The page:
To access AWS through R, I need to create an access key on the AWS platform. This will be used as a token for R to know I am allowed to use these services. This tab is under User in IAM. When I created my AWS security guard should look something like this. I have blacked out all sensitive information.
Once I have this toke, I can use the R code and give it access to AWS.Use this code to load the access key into R.
Carry out the translation
Now that you have your data in R, I can start the translation.
First, I will check the length of my strings in the list which contains the text. Since the AWS Translate can only handle 5000 characters, I need to create strings that do not exceed that length. This will involve some concatenation of the text, and I will separate again later. For this, I will use the paste0() function. I am using a special character to collapse to be able to split it into the different regulations again later.
Once I have these smaller strings, I move on to translations. This is relatively simple because we did all the preparations. The translations will be done in three parts.
Once we have the translations, we will combine them into one block of regulations. Then we will split this big block into the 33 regulations again using the special character we used when collapsing. This will give us a table that lists the 33 regulations. To do all this, you can use the code below.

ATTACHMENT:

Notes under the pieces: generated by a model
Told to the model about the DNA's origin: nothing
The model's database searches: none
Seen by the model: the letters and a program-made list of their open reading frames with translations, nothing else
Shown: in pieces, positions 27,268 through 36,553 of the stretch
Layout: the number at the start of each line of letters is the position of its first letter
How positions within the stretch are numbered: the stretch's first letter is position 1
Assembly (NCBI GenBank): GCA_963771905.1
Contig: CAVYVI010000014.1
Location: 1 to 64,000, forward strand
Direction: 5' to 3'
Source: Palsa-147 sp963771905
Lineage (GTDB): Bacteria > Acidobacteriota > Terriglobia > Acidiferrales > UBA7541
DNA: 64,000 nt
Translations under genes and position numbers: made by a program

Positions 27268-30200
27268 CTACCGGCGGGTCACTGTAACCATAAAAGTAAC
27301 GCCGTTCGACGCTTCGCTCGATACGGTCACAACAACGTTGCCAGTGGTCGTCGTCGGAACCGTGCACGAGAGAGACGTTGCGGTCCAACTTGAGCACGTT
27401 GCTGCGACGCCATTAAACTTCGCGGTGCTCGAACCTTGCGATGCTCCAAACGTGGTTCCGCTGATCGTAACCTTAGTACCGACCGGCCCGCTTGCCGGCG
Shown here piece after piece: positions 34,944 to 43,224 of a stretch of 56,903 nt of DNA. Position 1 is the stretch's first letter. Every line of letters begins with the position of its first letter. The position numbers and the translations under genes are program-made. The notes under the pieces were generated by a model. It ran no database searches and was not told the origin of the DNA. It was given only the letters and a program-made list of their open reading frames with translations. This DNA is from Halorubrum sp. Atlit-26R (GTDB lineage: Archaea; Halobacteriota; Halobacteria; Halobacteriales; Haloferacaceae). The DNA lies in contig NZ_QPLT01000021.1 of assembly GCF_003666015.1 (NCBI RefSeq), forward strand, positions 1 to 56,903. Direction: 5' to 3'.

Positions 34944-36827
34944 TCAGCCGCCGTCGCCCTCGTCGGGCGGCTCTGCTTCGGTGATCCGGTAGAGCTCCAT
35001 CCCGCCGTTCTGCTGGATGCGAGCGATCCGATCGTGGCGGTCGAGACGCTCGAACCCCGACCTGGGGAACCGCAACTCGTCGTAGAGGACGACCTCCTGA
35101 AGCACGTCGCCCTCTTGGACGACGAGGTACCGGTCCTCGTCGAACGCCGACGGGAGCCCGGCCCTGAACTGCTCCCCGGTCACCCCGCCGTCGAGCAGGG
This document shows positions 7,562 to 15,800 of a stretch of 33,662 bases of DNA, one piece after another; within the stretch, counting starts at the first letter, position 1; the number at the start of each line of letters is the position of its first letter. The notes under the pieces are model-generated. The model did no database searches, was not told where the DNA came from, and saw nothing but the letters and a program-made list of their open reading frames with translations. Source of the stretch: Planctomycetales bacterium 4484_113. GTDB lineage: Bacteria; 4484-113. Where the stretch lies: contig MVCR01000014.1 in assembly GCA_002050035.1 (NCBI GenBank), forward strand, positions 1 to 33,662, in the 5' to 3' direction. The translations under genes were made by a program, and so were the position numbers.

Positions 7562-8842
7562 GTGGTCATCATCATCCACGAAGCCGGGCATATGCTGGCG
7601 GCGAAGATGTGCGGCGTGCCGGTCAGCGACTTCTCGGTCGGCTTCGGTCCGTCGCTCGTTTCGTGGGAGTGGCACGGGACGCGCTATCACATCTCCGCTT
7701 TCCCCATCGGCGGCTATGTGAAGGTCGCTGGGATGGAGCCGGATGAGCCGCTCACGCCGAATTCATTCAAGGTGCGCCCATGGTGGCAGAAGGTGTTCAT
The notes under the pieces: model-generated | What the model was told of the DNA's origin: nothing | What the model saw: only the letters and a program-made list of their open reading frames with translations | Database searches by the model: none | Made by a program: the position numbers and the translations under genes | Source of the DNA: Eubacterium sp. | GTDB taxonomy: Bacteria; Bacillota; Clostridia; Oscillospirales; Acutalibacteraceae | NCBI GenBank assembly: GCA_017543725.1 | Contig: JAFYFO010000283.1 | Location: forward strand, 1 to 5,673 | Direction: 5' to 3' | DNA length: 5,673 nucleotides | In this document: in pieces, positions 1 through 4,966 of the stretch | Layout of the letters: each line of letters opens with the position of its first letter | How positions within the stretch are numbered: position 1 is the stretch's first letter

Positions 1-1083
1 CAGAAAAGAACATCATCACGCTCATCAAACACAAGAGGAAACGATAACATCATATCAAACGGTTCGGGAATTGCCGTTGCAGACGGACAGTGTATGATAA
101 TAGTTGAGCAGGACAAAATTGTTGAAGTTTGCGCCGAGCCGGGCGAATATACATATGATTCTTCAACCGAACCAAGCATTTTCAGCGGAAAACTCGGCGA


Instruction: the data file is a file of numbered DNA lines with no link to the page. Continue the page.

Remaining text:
In the end, I have decided to export the file as a .txt since it will be easiest to share with the community. You can find that .txt file here on my GitHub Repository.
Vocalize it using Polly
Now that we have the regulations, we can also use AWS Polly to vocalize it for anyone with visual impairments. This process will create an audio file that can be exported and shared along with the text file.
For this, I loaded the library and then showed the list of speakers available. I have decided to test one male and one female speaker to see what I preferred. After the test, the male voice seemed calm and more soothing because of its deep tone.
I ran into a problem when trying to verbalize the final regulations document. Since Polly can only verbalize 1500 characters at once, I would have to verbalize each section separately. Ultimately, I decided not to do that, but I left the code for Polly because I think it is interesting to see. Of course, you could use the code we used to create a sample and run it 33 times, each time on a different element of the list.
Overall, AWS Translate worked very well, translating the regulations. It could also be beneficial for international communities in Hungary to use whenever new regulations came out. The code can also be adapted to other countries very easily, as long as their language is supported by AWS Translate (find the list of supported languages here).
I have pushed the final text to GitHub, which you can find here. Further, I will rerun the exercise after the 10th of December when there will be an announcement about the updated regulations. If you require a translation of those, you can save this article or star my GitHub repository and check back after the announcement.